Labour History

The Apostasy of Allan Fraser: The ALP and Civil Liberties in 1955

Labour History (2012), 103, (1), 187–202.


A landmark event in Australian political, legal and constitutional history, the parliamentary privilege case of 1955, whereby two men, Raymond Fitzpatrick and Frank Browne, were sent to gaol on a vote of the Commonwealth House of Representatives is normally understood to have been driven more by the vindictive machinations of Prime Minister R.G. Menzies than by their ‘crime’ of contempt of Parliament. This article examines the extent to which Dr Evatt and ALP members were also responsible for the fate of Fitzpatrick and Browne and highlights the principled stand of one ALP parliamentarian, Allan Fraser MHR, in opposing the gaolings and seeking to have a travesty of justice set right.

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14.Peter Golding’s biography ofJ.J. Cahill, They Called Him Old Smoothie,Australian Scholarly Press,, 2009, pp.268-69, contains an intriguing anecdote of Fitzpatrick’s less than subtle methods in soliciting the support of senior politicians. Having invited Cahill, the Labor Premier of New South Wales and other members of State Cabinet to a day’s boating at Gymea Bay, Fitzpatrick presented each of the politicians’ wives with a fur coat. See alsoMoore, Mr Big of Bankstown, chs 2, 3, 4. Google Scholar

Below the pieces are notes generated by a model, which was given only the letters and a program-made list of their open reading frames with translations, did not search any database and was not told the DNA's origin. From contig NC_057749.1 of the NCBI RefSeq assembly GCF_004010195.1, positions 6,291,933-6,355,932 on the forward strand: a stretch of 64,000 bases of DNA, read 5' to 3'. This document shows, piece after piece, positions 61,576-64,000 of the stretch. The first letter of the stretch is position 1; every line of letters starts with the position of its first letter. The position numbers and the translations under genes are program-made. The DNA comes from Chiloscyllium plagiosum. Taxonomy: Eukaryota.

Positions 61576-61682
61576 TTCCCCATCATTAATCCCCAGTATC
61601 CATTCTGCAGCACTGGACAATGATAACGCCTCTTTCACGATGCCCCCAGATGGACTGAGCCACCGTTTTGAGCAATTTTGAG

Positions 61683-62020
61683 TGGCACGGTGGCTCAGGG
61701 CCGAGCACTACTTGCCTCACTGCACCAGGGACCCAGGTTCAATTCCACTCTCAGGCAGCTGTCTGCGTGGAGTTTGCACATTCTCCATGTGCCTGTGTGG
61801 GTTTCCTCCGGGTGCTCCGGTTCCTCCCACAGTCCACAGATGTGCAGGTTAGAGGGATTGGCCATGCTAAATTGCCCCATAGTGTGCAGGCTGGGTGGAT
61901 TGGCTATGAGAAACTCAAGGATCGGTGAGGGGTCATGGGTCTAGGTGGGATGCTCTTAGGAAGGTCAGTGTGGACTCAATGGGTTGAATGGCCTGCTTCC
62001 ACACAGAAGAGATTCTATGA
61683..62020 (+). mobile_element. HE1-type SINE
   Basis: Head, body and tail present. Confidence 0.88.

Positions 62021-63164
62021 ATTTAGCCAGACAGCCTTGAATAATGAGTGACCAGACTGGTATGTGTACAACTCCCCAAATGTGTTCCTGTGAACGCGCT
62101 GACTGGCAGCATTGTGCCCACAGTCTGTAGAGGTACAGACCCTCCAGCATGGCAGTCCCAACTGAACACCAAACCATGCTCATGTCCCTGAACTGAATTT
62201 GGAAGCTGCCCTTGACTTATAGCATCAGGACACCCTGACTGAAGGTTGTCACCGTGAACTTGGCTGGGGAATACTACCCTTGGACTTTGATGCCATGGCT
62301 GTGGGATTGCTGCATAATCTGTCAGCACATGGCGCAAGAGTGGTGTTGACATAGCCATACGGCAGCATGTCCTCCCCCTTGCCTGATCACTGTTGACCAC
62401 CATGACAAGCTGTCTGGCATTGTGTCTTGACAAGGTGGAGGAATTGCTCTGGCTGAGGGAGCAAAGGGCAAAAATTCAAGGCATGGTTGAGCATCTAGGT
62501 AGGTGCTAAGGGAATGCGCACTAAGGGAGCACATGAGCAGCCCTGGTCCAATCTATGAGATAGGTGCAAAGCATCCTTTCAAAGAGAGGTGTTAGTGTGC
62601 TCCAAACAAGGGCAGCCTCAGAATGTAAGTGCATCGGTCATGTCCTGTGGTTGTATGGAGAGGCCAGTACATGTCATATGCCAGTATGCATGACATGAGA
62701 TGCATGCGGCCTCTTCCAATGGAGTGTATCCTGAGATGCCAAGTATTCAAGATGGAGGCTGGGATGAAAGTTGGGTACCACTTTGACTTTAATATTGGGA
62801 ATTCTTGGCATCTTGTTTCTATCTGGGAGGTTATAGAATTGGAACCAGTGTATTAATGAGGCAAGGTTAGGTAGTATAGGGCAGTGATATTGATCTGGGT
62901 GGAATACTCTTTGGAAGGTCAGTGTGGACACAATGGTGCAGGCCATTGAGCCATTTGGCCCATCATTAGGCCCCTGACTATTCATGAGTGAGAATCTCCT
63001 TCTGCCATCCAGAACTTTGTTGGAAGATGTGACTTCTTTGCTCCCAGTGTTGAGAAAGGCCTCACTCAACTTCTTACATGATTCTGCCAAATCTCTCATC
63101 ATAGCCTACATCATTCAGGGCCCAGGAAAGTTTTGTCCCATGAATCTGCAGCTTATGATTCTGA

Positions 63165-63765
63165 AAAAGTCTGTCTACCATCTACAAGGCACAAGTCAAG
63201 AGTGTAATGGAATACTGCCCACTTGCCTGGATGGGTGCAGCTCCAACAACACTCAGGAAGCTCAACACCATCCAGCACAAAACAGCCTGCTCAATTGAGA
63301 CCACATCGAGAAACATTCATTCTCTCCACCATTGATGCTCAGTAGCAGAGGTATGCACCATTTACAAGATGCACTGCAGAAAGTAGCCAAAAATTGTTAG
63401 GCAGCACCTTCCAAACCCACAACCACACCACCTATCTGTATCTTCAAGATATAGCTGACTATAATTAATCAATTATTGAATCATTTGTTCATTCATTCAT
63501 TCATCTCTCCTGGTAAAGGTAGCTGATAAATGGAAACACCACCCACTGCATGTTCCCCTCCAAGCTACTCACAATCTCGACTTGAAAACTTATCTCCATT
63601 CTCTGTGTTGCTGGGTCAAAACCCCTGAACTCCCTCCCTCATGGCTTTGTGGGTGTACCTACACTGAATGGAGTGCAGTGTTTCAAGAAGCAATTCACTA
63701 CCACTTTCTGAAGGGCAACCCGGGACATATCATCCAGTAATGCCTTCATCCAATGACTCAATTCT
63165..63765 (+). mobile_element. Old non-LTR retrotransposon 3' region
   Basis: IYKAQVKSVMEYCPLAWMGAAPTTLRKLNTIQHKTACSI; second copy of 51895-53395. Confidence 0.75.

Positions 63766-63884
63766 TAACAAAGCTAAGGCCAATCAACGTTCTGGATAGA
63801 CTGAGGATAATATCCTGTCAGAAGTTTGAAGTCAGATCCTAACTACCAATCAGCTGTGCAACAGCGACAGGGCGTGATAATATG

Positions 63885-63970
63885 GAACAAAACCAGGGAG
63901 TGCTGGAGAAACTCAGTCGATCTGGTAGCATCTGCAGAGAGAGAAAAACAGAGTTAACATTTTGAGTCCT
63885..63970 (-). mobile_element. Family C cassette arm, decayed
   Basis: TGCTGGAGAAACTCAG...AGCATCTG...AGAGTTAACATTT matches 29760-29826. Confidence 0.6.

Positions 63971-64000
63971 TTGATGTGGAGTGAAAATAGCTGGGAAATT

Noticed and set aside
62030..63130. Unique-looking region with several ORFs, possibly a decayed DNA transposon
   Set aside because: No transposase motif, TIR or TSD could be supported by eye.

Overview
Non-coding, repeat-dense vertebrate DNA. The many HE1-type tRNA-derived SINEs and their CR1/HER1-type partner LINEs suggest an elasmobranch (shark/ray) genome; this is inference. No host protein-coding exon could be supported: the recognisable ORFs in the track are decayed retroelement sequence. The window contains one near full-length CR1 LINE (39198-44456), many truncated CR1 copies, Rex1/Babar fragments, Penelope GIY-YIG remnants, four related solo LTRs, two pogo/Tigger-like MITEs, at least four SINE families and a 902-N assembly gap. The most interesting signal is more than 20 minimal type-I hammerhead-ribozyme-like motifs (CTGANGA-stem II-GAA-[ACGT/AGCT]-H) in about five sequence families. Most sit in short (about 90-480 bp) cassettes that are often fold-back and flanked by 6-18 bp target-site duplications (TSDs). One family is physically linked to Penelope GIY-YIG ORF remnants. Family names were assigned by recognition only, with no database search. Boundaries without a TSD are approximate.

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46.Fraser,Allan Fraser and the Australian Labor Party, pp.89-90. Helen Fraser’s account of the manoeuvring of ALP Caucus is usefully informed by the oral testimony of Fred Daly. Mr Gough Whitlam declined an opportunity to be interviewed for the present study on the grounds of his advanced age and many commitments. Google Scholar

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65.Les Haylen, Twenty Years Hard Labor,Macmillan,, 1969, p.160. Google Scholar

66.Fraser,Allan Fraser and the Australian Labor Party, p.75. Google Scholar

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Author details

Moore, Andrew